Simplicity of Building Morale

Building morale does not need to be complicated. Here are two simple behavior changes that can create a big impact.

Creating a Positive Environment

In his classic book, “How to Win Friends and Influence People,” Dale Carnegie explained a very basic - and needed - social skill is to make someone feel good while they are around you.  This key skill will determine if you are successful at professional and personal relationships.  So imagine a police culture where others felt good to be around their fellow officers with no fear of criticism, but instead each officer truly has their back.  Not just on calls or in a dangerous situation but in all situations.  One of the most important components in creating a positive environment is the one thing you have the most control over: The words you choose to use.  If your words are negative a person will feel negative around you, and if you use positive words a person will feel good when they are with you.  It is a simple change that takes discipline to master, but will have huge impact on your own morale as well as the others around you.

Celebrating Success

Most people define friendship as someone who is there in their time of need.  When a marriage has gone sour, or life is pressing down and they need someone who will be there to listen to them and to help them out both emotionally and physically. But more importantly, studies have shown that people who are the happiest in relationships have friends and coworkers who celebrate their successes.  Being encouraging and celebratory is actually a rare trait; what is more common is jealousy, which is destructive since it builds resentment, anger, and hostility in the relationship.  Imagine, if you are not already, becoming a person who only celebrated another’s success.  Imagine if you congratulated a co-worker on a promotion, a good investigation or arrest, or how they backed you on a call.  Only talk about your colleagues’ successes or what someone does right instead of how you perceive they failed.  A culture of celebrating one’s successes improves morale and workers reported satisfaction because they felt cared about, invested in, and that they serve a purpose for the greater good.  They believe their agency wants them there and in turn are more productive.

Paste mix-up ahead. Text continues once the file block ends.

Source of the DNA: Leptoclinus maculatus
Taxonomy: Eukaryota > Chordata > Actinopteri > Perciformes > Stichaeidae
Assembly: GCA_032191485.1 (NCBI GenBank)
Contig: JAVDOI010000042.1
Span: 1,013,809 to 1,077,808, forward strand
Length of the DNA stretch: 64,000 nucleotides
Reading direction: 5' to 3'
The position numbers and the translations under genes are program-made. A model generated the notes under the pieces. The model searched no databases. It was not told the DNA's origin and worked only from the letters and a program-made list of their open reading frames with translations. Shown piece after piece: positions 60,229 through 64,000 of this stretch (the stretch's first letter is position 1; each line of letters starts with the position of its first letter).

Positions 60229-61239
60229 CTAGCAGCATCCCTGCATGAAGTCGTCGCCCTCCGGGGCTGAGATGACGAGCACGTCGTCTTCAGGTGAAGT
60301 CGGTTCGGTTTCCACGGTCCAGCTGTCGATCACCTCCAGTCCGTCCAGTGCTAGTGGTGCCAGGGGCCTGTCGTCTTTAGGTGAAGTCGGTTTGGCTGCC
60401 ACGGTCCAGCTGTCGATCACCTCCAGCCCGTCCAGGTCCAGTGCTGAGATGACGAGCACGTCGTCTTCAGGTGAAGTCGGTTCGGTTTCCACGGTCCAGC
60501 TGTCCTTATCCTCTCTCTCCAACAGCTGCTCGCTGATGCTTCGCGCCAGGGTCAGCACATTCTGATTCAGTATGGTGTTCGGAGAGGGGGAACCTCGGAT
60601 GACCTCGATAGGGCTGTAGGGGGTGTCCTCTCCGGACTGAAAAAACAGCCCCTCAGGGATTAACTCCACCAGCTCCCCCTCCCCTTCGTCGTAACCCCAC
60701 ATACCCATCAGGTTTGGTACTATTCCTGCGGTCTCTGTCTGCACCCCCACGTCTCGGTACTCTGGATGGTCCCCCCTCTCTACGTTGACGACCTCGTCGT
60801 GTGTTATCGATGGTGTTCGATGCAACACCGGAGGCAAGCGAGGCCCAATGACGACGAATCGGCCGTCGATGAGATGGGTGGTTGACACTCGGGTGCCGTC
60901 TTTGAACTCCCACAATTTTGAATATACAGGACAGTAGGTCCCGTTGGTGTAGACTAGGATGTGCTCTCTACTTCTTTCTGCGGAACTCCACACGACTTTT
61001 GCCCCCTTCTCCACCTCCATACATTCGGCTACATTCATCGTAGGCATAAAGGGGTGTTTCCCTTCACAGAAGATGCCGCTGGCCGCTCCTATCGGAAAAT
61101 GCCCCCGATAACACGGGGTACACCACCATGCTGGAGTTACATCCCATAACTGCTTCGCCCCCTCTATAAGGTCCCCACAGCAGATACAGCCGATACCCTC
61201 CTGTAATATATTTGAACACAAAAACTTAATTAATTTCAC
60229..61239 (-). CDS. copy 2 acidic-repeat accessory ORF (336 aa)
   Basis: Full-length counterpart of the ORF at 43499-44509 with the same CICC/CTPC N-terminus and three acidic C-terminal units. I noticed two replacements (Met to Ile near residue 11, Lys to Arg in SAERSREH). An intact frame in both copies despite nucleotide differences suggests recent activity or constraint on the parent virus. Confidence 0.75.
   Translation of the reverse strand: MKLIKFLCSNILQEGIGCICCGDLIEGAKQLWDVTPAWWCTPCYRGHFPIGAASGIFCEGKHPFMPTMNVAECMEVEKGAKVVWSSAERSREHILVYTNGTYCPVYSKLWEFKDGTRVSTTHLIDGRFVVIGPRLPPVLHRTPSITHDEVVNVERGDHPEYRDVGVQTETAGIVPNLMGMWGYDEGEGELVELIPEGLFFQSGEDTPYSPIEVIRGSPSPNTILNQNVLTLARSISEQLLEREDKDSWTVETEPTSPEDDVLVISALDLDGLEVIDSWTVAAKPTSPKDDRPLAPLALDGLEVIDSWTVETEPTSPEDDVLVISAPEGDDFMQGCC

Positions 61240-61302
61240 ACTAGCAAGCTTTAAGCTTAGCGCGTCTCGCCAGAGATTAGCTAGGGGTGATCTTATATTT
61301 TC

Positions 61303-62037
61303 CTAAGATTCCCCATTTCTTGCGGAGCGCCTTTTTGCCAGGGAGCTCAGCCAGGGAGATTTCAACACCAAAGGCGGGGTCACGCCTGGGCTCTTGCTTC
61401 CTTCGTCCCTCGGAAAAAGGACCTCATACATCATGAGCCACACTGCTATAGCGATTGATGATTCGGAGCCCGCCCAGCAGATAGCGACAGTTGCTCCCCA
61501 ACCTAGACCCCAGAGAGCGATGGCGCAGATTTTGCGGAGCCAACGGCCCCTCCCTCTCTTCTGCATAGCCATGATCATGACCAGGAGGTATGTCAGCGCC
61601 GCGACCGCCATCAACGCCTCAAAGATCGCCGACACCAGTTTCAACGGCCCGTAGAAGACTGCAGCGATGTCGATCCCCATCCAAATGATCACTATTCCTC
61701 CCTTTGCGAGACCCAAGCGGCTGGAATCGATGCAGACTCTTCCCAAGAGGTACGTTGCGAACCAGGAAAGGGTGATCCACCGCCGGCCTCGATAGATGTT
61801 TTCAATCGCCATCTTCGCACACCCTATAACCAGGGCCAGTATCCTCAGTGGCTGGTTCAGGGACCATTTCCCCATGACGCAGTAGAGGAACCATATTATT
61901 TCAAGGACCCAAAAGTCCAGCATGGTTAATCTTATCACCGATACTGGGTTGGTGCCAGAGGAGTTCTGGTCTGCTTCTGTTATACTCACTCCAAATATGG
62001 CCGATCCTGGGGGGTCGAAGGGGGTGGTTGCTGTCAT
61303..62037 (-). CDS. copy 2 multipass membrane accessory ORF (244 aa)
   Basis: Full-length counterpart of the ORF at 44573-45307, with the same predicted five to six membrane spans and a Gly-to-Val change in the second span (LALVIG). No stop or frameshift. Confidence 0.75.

What my golf league has taught me is the benefits of being positive.  Each Thursday I’m surrounded by ladies who encourage me, let me work out my own imperfections, and cheer me on when I nail a drive down the middle of the fairway.  With them I grow and improve. Our challenge to you is simple and two-fold in changing morale.  It will seem overly simple, but is one you can begin implementing today, for it is the simple changes in behavior that make the biggest impact.  Begin today spreading positive gossip.  Talk only about another’s good traits to other people, and start directly complimenting other cops when they do something well. 

And always remember “criticism is dangerous, because it wounds a person's precious pride, hurt his sense of importance and arouse resentment.” ? Dale Carnegie, How to Win Friends and Influence People


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